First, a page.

Passion, Self-Awareness and a Good Mentor: the keys to a successful career

  • Date: 13 Jan 2017

You would be hard-pressed to find someone in oncology who hasn’t heard of José Baselga. Currently Physician-in-Chief and Chief Medical Officer at Memorial Sloan Kettering Cancer Center, he is a world leader in research into targeted therapy for breast cancer. ESMO President in 2008–2009, he was elected as the President of the American Association for Cancer Research for 2015–2016. José Baselga was also a co-founder of the IMPAKT Breast Cancer Conference.

This article appeared in the December 2016 edition of our new digital magazine, ESMO Perspectives, and you can get the entire edition by just clicking on the button below:

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Looking back, what are you most proud of in your career?

There is no greater satisfaction for me than to see that the ideas I have been able to put into action, and the concepts that we have translated from the laboratory into clinical trials, have led to benefits with therapies we have been exploring and even to the regulatory approval of some of these therapies. I am also tremendously proud of being involved with highly functioning teams of people who are all focused on addressing the same research challenge.

Is there anything you would go back to change?
Yes. One of my concerns is that even though I spent years in the laboratory, I still think that I did not devote enough time in the early years of my career to studying basic science. Translational medicine is key to making progress in cancer management and if I had known this when I was younger, I would definitely have spent longer in laboratories learning basic research.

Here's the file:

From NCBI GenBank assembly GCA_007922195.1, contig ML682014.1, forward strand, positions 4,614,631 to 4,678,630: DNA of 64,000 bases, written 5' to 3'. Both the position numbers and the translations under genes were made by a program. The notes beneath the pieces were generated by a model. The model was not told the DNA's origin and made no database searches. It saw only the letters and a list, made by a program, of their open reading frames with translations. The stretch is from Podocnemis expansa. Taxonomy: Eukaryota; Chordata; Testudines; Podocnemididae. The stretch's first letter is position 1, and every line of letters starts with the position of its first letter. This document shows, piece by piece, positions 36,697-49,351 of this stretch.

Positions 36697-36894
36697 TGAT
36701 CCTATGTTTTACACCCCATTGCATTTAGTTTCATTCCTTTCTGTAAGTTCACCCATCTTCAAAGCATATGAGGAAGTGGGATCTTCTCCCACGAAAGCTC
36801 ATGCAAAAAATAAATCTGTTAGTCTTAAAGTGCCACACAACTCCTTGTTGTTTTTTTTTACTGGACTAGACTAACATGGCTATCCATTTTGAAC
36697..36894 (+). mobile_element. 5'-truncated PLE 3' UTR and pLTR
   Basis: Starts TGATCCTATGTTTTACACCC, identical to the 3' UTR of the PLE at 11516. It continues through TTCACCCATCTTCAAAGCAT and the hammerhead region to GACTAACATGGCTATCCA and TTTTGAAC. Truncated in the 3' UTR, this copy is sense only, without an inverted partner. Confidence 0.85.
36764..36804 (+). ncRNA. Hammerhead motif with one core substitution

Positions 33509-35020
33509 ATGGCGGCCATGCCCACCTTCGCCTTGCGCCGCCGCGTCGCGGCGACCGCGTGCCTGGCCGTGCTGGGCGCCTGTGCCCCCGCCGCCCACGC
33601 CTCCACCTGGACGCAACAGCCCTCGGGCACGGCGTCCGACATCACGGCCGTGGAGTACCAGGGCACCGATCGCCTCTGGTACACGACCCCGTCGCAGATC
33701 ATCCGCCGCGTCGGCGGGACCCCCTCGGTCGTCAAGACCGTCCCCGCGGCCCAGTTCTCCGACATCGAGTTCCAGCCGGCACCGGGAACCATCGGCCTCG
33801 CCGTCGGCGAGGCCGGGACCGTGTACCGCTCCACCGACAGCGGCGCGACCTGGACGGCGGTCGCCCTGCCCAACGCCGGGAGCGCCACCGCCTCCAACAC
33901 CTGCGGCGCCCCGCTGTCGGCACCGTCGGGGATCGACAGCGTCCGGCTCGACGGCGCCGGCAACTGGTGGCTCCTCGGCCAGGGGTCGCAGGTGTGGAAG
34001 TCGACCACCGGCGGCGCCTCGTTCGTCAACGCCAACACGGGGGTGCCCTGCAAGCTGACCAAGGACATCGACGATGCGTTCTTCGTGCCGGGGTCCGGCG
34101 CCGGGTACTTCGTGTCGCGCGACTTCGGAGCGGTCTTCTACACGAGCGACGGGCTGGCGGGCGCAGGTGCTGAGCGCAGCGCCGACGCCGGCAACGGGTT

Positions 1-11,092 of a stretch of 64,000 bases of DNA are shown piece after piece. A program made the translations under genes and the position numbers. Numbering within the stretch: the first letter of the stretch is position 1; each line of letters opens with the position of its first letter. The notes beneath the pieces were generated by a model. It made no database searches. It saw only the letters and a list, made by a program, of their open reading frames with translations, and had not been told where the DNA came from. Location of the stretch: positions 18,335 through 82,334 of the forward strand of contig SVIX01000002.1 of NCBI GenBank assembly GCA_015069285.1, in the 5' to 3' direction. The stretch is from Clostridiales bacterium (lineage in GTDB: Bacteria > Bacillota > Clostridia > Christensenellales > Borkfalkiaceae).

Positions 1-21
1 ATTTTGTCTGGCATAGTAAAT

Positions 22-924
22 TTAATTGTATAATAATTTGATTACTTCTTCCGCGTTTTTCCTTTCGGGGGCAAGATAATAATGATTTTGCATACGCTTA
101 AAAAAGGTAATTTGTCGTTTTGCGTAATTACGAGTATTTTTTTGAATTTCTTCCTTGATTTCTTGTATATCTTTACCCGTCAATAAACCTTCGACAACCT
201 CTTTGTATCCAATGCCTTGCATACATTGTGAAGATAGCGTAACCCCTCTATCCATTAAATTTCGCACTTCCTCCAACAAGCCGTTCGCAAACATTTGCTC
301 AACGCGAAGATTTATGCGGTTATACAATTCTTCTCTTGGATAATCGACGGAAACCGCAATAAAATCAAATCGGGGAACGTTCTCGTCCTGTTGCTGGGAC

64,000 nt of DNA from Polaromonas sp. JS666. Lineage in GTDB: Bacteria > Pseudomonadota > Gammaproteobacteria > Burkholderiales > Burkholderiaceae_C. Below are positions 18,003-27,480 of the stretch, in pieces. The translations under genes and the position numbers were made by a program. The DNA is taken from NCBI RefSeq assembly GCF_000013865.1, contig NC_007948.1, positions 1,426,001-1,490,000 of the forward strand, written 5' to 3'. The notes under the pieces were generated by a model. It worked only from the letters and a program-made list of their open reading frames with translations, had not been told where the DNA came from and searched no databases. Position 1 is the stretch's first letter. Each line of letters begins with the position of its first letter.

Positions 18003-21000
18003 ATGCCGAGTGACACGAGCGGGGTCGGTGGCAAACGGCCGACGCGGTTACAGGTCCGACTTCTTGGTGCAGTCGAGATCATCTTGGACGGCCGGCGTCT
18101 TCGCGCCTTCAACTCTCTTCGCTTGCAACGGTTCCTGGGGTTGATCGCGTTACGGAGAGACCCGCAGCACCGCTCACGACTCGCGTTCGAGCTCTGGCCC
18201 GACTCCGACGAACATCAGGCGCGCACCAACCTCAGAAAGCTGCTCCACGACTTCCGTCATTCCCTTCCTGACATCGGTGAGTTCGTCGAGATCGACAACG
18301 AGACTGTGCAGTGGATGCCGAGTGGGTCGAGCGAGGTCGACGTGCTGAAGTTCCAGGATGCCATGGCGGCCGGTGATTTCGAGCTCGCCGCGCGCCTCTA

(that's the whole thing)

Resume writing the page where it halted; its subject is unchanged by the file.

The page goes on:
What drove you to get where you are?
For me, the three most important factors for a successful career are passion, self-awareness and mentorship. You need to love what you do, have a sense of purpose and be totally committed to it. You should also learn to know yourself, identify your strengths and weaknesses and always try to play to your strengths. It is absolutely vital to work with, and be trained by, the right people. I cannot overstress the importance of having a good mentor or supervisor. Excellent leaders and scientists train people who eventually become excellent leaders and scientists. I am a prime example of this. I was incredibly fortunate to train in John Mendelsohn’s laboratory [at the MD Anderson Cancer Center] and without this, I really don’t think I would be where I am today.

What advice could you give to someone just starting in oncology?
This first thing I would say is, identify where the science is going and work in areas where you can learn and contribute and where you can see there’s going to be scientific breakthroughs. This will help you to make rapid progress. Secondly, oncology is a close community so you need to build relationships with peers and the people in your institute. Remember that a lot of the work we do is as part of a team, so collaboration is incredibly important. You also have to make sure you deliver the goods. Time and again I’ve seen really smart people fail because they don’t do this. Finally, good writing, critical thinking and planning skills are crucial when you come to prepare primary publications and reviews and, not least important, grant applications. While they are clearly necessary to gain funding, grant applications are also a wonderful way to make you spend time creating a hypothesis and designing effective experiments or clinical trials.

As a European working in the US, why work in a different country?
I don’t think you can succeed in oncology today if you stay in one place, so I think you have to move around, if not change countries. You need to be exposed to different ways of doing things, to different laboratories or clinics, and to different cultures. Moving around also helps you to network and to build long-lasting relationship. Collaboration is vital to research. It is something Europe has been doing for a long time and does well. These co-operative groups are very powerful and we can see this culture of collaboration continuing to grow in strength in European medicine.

What are your future plans? What have you got on the horizon?
I just go where the science takes me, I never think beyond two or three years. Right now, it’s such a great moment. I am trying to optimise the concept of genomic medicine and to launch a series of clinical trials. My hope is that we can bring precision medicine forward. I’m incredibly excited by the possibility of targeting different genes and I think that being able to implement these trials is fascinating.


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